The United Nations is urging 20 of the world's most powerful economies to support a $1 trillion stimulus plan for developing countries when the 20 meet in London next month, U.N. officials said on Wednesday.

U.N. officials familiar with the plan told Reuters it was based on an estimate of the financing developing countries will need in 2009 and 2010 to weather the financial crisis. Secretary-General Ban Ki-moon had made the appeal in a letter to leaders of the so-called Group of 20 nations, they said.

Ban's proposal, first reported by the Financial Times, will be discussed at the G20 summit meeting in London on April 2. He will also discuss it with British Prime Minister Gordon Brown when the two met meet at U.N. headquarters later on Wednesday.

It was not immediately clear whether the G20 leaders would agree to back the plan, which U.N. officials said was intended to provide liquidity and prevent widespread social unrest in developing countries due to a deepening of the credit crisis.

Our worry is that this is fast becoming a political issue, said one U.N. official on condition of anonymity. He said ensuring social protections across the developing world was crucial.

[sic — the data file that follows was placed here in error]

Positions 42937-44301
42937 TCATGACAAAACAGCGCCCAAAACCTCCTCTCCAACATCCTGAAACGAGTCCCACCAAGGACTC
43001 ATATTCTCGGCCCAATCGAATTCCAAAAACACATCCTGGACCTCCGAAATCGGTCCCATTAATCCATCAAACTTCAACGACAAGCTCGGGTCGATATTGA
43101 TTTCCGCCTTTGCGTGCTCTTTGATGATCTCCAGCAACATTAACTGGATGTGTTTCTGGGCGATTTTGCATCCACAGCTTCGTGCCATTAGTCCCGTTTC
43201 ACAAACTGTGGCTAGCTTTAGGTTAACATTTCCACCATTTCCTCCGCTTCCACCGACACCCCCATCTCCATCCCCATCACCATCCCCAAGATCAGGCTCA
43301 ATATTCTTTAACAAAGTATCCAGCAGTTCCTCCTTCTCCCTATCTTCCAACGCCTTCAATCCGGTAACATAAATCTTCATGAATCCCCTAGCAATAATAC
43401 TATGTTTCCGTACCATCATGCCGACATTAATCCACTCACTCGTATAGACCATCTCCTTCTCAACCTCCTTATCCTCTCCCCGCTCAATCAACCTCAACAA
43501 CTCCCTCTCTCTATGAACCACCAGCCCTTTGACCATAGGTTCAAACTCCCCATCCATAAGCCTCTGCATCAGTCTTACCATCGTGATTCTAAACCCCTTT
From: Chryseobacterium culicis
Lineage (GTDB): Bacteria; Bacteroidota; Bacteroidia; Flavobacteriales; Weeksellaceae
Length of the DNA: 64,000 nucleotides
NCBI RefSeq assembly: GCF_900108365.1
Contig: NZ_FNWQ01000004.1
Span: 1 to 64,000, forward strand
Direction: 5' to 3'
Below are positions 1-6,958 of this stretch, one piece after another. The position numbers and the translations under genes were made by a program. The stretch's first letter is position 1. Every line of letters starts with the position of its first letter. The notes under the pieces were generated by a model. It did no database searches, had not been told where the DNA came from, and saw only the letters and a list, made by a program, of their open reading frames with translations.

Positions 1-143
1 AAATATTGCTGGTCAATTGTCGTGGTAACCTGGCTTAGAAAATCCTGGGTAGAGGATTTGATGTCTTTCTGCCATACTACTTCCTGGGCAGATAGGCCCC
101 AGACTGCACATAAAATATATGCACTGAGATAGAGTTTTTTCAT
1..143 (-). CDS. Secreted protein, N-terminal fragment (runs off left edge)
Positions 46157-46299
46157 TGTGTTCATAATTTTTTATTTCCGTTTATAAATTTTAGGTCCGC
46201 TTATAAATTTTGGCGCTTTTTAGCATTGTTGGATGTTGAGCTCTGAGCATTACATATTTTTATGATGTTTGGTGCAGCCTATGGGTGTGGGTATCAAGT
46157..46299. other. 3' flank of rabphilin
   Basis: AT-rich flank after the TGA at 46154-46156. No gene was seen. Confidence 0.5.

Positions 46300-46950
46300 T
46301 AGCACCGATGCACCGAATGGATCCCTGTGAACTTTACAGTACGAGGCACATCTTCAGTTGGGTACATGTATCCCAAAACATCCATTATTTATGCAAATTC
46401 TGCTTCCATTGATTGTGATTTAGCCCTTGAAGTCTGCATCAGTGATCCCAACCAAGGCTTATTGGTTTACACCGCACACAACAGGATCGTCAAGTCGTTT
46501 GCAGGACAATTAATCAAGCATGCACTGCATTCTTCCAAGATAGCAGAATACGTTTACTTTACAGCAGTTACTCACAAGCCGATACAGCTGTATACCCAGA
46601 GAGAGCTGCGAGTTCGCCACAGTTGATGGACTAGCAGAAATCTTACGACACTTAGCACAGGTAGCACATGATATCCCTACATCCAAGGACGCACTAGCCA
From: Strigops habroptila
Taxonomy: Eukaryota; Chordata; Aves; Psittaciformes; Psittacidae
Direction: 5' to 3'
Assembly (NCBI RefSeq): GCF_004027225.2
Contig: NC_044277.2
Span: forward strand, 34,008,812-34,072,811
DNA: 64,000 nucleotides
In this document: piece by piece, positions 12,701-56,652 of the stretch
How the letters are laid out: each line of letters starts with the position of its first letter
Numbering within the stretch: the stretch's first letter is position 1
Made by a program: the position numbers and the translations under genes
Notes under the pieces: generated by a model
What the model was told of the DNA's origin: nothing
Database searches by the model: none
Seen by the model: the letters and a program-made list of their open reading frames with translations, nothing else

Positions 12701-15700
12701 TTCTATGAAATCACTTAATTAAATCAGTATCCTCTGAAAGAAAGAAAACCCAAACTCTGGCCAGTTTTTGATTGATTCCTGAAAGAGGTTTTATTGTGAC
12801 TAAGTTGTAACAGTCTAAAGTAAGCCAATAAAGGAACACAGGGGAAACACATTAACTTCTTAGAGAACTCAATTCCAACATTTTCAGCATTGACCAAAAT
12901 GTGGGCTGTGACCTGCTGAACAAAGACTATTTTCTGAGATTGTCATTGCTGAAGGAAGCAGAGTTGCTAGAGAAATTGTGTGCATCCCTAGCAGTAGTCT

The U.N. officials said a quarter of the funds should go to the poorest countries where the most vulnerable people are living. Another quarter should go to critical investments, such as infrastructure projects, in order to stimulate growth in line with the U.N. fight against poverty already underway.

The other $500 billion should be used to bridge liquidity gaps and keep trade flows active, the officials said.

Much of the financing, they said, could be done through already existing international organizations like the World Bank and International Monetary Fund, as well as through funding of U.N. development projects.

In his letter Ban also warned G20 leaders against what one official described as knee-jerk protectionism. Ban also emphasized the importance of environmentally friendly investments in clean energy and so-called green jobs.

Approval in London is not assured. One worry, U.N. officials said, was a potential split emerging among European Union countries on the wisdom of stimulus packages.

Czech Prime Minister Mirek Topolanek, whose government holds the rotating EU presidency but lost a confidence vote in Parliament on Tuesday, was quoted as saying U.S. President Barack Obama's stimulus policy was the way to hell. His deputy Alexandr Vondra later said he had been misunderstood.